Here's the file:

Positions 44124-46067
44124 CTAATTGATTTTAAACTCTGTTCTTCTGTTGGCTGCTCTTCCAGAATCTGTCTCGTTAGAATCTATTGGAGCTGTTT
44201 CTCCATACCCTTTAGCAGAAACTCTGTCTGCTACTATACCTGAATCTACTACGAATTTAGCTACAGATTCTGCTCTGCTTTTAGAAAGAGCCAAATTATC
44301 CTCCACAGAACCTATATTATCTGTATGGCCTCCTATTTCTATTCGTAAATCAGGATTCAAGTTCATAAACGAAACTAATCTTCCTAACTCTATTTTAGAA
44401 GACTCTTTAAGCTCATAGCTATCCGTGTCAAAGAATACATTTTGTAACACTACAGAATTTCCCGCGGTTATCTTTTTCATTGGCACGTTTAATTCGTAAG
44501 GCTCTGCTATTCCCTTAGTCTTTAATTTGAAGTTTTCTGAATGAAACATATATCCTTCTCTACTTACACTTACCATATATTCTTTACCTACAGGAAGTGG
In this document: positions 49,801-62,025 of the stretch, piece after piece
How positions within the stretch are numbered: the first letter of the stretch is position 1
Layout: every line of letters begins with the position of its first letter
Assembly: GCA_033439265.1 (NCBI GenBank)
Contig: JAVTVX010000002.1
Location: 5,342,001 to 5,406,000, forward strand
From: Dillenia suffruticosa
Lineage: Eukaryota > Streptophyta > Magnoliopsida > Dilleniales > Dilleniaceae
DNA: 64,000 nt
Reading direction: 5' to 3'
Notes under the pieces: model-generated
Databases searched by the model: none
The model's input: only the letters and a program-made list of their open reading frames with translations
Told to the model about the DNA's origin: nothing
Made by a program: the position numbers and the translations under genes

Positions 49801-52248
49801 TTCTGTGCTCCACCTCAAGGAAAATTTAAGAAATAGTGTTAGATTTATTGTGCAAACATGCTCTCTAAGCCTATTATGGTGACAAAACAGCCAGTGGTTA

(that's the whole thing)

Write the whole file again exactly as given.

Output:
Positions 44124-46067
44124 CTAATTGATTTTAAACTCTGTTCTTCTGTTGGCTGCTCTTCCAGAATCTGTCTCGTTAGAATCTATTGGAGCTGTTT
44201 CTCCATACCCTTTAGCAGAAACTCTGTCTGCTACTATACCTGAATCTACTACGAATTTAGCTACAGATTCTGCTCTGCTTTTAGAAAGAGCCAAATTATC
44301 CTCCACAGAACCTATATTATCTGTATGGCCTCCTATTTCTATTCGTAAATCAGGATTCAAGTTCATAAACGAAACTAATCTTCCTAACTCTATTTTAGAA
44401 GACTCTTTAAGCTCATAGCTATCCGTGTCAAAGAATACATTTTGTAACACTACAGAATTTCCCGCGGTTATCTTTTTCATTGGCACGTTTAATTCGTAAG
44501 GCTCTGCTATTCCCTTAGTCTTTAATTTGAAGTTTTCTGAATGAAACATATATCCTTCTCTACTTACACTTACCATATATTCTTTACCTACAGGAAGTGG
In this document: positions 49,801-62,025 of the stretch, piece after piece
How positions within the stretch are numbered: the first letter of the stretch is position 1
Layout: every line of letters begins with the position of its first letter
Assembly: GCA_033439265.1 (NCBI GenBank)
Contig: JAVTVX010000002.1
Location: 5,342,001 to 5,406,000, forward strand
From: Dillenia suffruticosa
Lineage: Eukaryota > Streptophyta > Magnoliopsida > Dilleniales > Dilleniaceae
DNA: 64,000 nt
Reading direction: 5' to 3'
Notes under the pieces: model-generated
Databases searched by the model: none
The model's input: only the letters and a program-made list of their open reading frames with translations
Told to the model about the DNA's origin: nothing
Made by a program: the position numbers and the translations under genes

Positions 49801-52248
49801 TTCTGTGCTCCACCTCAAGGAAAATTTAAGAAATAGTGTTAGATTTATTGTGCAAACATGCTCTCTAAGCCTATTATGGTGACAAAACAGCCAGTGGTTA